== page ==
I don't mean to sound like I'm complaining.  We're so grateful for our opportunity to live in this beautiful part of the world.  We're grateful for the adventures, for the memories...

And for that 
tropical sunshine.
(even when it's shining through very dirty windows)

But when our time here is up, I think we'll be ready to leave. And when life inevitably follows us to our next destination, I hope that destination is simply 'home' with our families.  That's the truest Paradise of all.

Monday, July 28, 2014

The Marriage Waltz

When two people perform the Waltz together it can be magnificent.  A true art.  But it can also be a clumsy disaster.  For the Waltz to be executed flawlessly there must be a "Lead" and a "Follow".  If both partners choose to lead or both to follow, they will stumble and clash awkwardly throughout the number.  But...if both partners know their roles the results can be breathtaking.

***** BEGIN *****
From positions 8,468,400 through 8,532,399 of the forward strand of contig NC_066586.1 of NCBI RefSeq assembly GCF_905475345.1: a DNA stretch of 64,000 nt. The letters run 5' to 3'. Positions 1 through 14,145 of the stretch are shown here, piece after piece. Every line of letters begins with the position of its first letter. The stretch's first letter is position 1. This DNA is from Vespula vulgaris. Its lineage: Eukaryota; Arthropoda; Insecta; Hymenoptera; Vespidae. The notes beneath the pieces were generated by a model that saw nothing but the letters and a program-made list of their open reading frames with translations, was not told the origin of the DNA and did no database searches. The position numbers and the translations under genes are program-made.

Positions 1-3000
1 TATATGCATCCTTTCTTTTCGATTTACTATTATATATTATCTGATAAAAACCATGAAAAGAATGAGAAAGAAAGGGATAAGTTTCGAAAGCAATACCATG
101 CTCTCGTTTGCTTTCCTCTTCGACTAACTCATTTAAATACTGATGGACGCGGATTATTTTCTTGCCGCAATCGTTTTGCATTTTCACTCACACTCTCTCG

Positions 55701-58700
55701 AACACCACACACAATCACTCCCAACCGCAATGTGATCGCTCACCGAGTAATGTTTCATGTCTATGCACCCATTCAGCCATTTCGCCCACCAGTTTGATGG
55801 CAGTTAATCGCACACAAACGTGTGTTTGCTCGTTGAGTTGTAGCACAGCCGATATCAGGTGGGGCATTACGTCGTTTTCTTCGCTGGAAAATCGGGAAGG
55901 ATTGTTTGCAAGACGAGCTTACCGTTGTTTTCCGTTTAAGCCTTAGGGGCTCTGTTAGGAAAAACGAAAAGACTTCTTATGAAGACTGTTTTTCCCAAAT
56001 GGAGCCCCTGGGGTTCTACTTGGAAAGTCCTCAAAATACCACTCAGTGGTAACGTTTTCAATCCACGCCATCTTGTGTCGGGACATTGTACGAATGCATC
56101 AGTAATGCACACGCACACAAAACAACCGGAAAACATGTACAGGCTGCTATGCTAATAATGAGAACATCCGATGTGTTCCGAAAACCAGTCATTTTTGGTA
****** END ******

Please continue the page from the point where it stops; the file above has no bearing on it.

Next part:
Marriage is an art; a dance that people of all cultures, countries, and communities have engaged in, in some form or capacity, since the beginning of time.  Sometimes the journey is painful and awkward and sometimes it's flawless.

There is a gross misunderstanding in our culture that seems to state that it is shameful to be submissive.  Au contraire!  Nothing could be further from the truth! The one who leads is not greater than the one who submits.  They are simply different.  And within their different identities, they must work perfectly alongside each other.  The irony is that the greatest indicator of a person's success will be in the other partner: the husband's talents will be made evident by the 'performance' of his wife and the wife's abilities will be made evident by the success of her husband.  If a husband seeks to build himself up by making his wife look incapable, he himself is revealed to be incapable of leading, and vice versa.

A true leader doesn't aspire to greatness alone but seeks to share greatness with the one he leads. Does not the dance partner display as much talent and receive as much praise as the Lead?  And does not the Lead share the dance equally with her, knowing that without her the dance is wholly incomplete?